Sears is bankrupt, closing stores and nixing jobs, but its hedge fund owner has offered to buy the store…from himself, in hopes of keeping the doors open for a few more weeks.
I’m utterly befuddled by the financial legerdemain, but I think the current owner’s hedge fund will swap its company debt for ownership (yeah, I’m already lost), while a partner will put in cash so it can protect the value of its credit derivative swaps (those products helped crash the economy in 2008).
If successful, the remaining stores will remain open at least through the remainder of the holiday season.
Like zombies in an episode of The Walking Dead.
Talk about a depressing, soul-destroying business strategy…many of those stores looked like they’d been abandoned long before the bankruptcy filing, and employees must feel somewhat like ghosts of their former selves.
If you had a hot product you hoped to sell to holiday shoppers, would you ship it to Sears stores or, perhaps, anywhere else first?
I know it’s heresy, but I have never believed that Sears was doomed. It’s just too easy and convenient to blame macro trends for micro failures, and there are any number of examples of geophysical retailers that are finding new currency and relevance with consumers.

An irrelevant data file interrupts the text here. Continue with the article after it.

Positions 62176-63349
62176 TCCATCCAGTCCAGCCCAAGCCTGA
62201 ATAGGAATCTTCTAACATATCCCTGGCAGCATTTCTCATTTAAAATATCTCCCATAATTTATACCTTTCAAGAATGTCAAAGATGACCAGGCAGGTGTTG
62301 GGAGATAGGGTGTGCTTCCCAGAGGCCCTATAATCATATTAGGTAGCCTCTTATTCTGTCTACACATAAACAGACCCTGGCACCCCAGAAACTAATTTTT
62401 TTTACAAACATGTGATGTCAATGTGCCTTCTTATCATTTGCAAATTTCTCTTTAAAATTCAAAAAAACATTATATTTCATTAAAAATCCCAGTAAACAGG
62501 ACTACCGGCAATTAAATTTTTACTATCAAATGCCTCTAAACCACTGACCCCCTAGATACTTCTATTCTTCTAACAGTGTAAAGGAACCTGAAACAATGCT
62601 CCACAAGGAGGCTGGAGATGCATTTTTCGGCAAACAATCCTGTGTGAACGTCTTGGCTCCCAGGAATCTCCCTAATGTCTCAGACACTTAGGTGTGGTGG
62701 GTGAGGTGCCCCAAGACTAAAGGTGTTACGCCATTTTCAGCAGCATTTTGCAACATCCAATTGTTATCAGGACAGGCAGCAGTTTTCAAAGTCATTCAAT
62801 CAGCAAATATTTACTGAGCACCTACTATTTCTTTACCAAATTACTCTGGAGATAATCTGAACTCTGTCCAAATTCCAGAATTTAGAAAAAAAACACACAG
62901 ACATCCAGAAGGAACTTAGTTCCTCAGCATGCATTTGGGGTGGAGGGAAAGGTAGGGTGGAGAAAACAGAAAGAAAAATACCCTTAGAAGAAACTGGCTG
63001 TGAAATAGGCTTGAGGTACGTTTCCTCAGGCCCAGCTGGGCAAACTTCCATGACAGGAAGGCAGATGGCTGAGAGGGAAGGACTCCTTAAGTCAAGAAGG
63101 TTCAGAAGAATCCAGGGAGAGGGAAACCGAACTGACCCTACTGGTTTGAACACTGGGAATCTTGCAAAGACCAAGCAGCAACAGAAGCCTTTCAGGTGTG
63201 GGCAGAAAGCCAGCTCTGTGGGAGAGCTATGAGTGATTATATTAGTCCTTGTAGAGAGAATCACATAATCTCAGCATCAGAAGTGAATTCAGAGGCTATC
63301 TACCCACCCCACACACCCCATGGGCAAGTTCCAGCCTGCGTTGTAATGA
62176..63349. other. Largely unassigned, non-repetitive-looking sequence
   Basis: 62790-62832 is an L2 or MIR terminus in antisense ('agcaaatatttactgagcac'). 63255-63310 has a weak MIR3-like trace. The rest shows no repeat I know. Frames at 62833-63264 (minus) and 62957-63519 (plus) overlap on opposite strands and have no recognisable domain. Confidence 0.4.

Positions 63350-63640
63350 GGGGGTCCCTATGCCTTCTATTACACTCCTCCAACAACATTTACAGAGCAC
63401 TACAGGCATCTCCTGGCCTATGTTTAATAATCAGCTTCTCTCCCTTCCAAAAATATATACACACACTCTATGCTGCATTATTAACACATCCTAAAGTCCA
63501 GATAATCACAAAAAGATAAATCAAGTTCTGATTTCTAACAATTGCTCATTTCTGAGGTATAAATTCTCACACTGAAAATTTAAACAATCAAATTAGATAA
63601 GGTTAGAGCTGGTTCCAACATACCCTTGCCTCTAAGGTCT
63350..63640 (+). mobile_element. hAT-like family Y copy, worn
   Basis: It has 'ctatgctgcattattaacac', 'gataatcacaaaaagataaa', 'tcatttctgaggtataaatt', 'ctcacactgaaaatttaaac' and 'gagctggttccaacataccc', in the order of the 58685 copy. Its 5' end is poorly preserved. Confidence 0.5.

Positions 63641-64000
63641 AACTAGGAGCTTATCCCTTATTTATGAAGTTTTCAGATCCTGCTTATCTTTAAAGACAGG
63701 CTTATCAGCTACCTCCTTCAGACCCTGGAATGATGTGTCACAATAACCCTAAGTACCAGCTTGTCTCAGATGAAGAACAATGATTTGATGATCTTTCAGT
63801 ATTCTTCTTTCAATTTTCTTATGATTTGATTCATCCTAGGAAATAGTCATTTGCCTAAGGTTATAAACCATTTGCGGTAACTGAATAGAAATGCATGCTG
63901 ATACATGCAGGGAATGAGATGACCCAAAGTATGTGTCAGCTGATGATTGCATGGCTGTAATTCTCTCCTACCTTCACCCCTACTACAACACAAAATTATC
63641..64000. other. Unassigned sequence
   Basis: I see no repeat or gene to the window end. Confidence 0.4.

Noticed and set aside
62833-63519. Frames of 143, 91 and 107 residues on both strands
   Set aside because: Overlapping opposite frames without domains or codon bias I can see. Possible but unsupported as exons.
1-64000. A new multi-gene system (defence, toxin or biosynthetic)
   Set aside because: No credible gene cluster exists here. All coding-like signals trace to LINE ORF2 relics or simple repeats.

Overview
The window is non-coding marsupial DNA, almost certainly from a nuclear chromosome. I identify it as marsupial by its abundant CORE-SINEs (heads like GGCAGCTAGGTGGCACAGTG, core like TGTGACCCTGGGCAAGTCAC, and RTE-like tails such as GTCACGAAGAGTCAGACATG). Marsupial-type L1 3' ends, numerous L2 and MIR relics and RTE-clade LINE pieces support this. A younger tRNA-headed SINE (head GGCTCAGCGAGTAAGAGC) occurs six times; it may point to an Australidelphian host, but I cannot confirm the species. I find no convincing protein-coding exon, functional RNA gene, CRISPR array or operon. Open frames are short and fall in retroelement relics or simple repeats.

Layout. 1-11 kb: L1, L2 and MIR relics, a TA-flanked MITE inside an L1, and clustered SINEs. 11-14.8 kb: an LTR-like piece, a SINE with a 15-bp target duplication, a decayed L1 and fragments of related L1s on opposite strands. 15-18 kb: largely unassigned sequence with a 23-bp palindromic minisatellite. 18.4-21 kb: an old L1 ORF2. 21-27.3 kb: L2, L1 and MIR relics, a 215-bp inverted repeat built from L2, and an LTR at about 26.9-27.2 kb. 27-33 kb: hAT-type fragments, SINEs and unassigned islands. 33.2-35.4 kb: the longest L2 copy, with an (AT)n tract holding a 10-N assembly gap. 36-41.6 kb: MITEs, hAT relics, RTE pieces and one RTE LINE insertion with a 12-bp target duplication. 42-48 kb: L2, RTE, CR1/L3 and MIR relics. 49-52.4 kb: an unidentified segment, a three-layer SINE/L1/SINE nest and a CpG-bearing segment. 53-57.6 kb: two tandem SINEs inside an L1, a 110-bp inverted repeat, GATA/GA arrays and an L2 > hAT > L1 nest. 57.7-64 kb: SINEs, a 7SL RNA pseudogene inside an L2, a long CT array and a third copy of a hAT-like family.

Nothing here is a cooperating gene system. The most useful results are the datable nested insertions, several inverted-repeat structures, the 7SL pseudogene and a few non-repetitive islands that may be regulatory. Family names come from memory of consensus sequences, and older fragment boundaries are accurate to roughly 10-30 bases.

If opening a storefront (or buying a chain of them) works for Amazon, why couldn’t it work for Sears?
The failure was in the vision for the business, and this latest financial nonsense is just the latest example, if not the last. I did a Brand Populist podcast about some of the things that Sears could have tried to do — really crazy, wacky, risky stuff — because that’s what successful companies choose to do, and those that are under duress need to do.
Instead, it’s getting only more financial wizardry, which will result in some haunted house versions of the stores staying open just long enough to grasp every penny they can, after which the old debt holders/new owners will probably wring more pennies out of selling off every rack, fixture, and light bulb before leaving the storefronts empty.
Only then will its owners retire to their penthouses, and Sears allowed to rest in its grave.
The only question is who’re the zombies?